3. If the shortcode is inside your personalized email (AKA not in the subject line), you can add “fallback code” if a subscriber hasn’t given you their name. For example, a personalized greeting with fallback would use “Hello {{ subscriber.first_name | strip | default: “there” }.” and display it as “Hello there” instead of “Hello [name].

#2: Personalize footer content to include relevant CTAs

If you want to sprinkle some personalization into your regularly scheduled programming, try custom footer content. A content snippet at the bottom of each email can include links to your social media accounts, call out your latest content, or promote paid products.

To personalize these footers, you can use conditional content that considers what a person has already seen. For example, if someone has already purchased your course, you can skip promoting it again and focus on your latest podcast episodes.

Brennan Dunn, the founder of Double Your Freelancing and Mastering ConvertKit, uses personalization to promote products each subscriber needs. For example, he shared on Jay Clouse’s podcast, Creative Elements, that new subscribers are segmented based on their goals and then placed into a personalized pitch email series.

If the subscriber doesn’t convert, they’re placed in an evergreen newsletter. Each week, the newsletter has a personalized pitch based on the subscriber’s goals and what content they interact with. Brennan shared that:

Brennan DunnThe goal was to get myself front-and-center weekly and soft promote a product. So every week, the newsletter goes out like clockwork, and there’ll be an explicit personalized call to action in it that would link you to that product. But then, every quarter, there’s a live launch, which is just for you with the product that is recommended for you. So now, if you were to buy that product, subsequent emails and subsequent automated launches would then be based on how the offer funnel re-computes what you should buy next.

— Brennan Dunn

How to do it in ConvertKit: Liquid is a template language you can use with ConvertKit to create dynamic content in your emails. For example, conditional content statements show different content based on whether or not a subscriber has a tag. Here’s how you could use this personalization in your email footer:

  1. Decide what content you want to promote in your footer and how you’ll identify people by tags. For example, you might want to promote your high-end coaching services but exclude people who have already been through the program. In that case, you’ll need people who purchased the item to be tagged as a buyer.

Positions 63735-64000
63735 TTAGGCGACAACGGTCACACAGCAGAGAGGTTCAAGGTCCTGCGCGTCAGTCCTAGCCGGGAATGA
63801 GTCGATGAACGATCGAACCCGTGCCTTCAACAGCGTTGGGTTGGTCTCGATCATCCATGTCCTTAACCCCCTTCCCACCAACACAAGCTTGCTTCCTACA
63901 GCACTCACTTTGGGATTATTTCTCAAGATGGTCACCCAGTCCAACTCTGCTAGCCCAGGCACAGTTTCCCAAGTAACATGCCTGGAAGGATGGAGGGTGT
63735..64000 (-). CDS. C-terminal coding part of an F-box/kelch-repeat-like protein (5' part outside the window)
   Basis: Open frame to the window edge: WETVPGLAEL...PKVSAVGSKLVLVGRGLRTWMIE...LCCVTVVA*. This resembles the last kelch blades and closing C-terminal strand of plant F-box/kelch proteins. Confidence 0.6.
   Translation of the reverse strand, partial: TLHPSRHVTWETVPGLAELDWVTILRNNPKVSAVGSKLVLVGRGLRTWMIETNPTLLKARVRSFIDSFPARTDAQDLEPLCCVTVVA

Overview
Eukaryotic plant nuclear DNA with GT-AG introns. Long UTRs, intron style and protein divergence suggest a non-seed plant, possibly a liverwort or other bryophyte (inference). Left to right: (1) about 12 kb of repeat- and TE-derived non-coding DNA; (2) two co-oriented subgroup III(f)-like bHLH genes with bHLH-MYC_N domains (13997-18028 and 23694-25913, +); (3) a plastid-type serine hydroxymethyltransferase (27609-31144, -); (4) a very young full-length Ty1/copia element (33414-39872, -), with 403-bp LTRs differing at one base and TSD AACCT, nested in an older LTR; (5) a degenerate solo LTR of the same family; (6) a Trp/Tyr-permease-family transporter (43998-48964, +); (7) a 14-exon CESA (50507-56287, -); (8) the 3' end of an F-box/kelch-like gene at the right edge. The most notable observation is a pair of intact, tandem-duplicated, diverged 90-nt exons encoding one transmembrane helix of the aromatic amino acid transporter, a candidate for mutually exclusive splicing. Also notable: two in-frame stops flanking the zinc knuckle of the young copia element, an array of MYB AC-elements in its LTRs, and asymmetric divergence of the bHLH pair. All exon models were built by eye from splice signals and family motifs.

2. Create a new ConvertKit template where your footer will live. Setting up your standard email designs as templates makes creating unique content faster.
  3. At the bottom of the email template, include a conditional statement like this one:
    {% if subscriber.tags contains “Purchased coaching” %}
    This will show if the subscriber has the “Purchased course” tag.
    {% else %}
    This will show if the subscriber does not have the “Purchased coaching” tag.
    {% endif %}

#3: Send event updates based on location

If you’re a musician getting back out on the road or a speaker with a few events lined up, you can send one personalized email that highlights different events based on a subscriber’s location tags. Throw the Fight uses ConvertKit to ask new subscribers where they live and then target emails by location. Ryan Baustert, the guitarist for the band, shared that:

Ryan BaustertWe keep people posted on our tour dates or local options with segments, at least when we’re on the road and playing live shows,” he says. “Whenever we’re going to be in town, we use ConvertKit to send an update to people in those geographic radiuses so they can come see us play.

— Ryan Baustert

Segmenting your email list by subscriber location is a valuable tactic for musicians, speakers, or anyone who wants to offer custom content based on location. If you’re going to take personalizing emails a step further (and create one email instead of many), you can use dynamic content to show the most relevant info to each subscriber.

A personalized tour announcement email would bring the closest tour stop to the top for each subscriber. You can also add a sense of urgency and interest with a countdown timer.

How to do it in ConvertKit: A Liquid ‘Else-If’ statement lets you set up content for a few possibilities, such as a list of cities. The personalization runs down the list of statements to see if a subscriber fits any of the locations you list. If they don’t, fallback content (like your entire tour schedule) is shown. Here’s how to set it up:

  1. Make a list of location tags your subscribers have, such as city or state names.
  2. Write a line of text for each city, such as “Hey, Nashville! We’ll see you at 3rd and Lindsley on August 25th!” Be sure to include a general announcement if a subscriber doesn’t have a tag or live near a stop.
  3. Set up your announcement email and include your Liquid ‘Else-If’ statements. A tour announcement could look like this:{% if subscriber.tags contains “Denver” %}
    Hey, Nashville! We’ll see you at 3rd and Lindsley on August 25th!
    {% elsif subscriber.tags contains “Kansas City” %}
    Hey, Kansas City! We’ll see you at The Truman on August 28th!
    {% else %}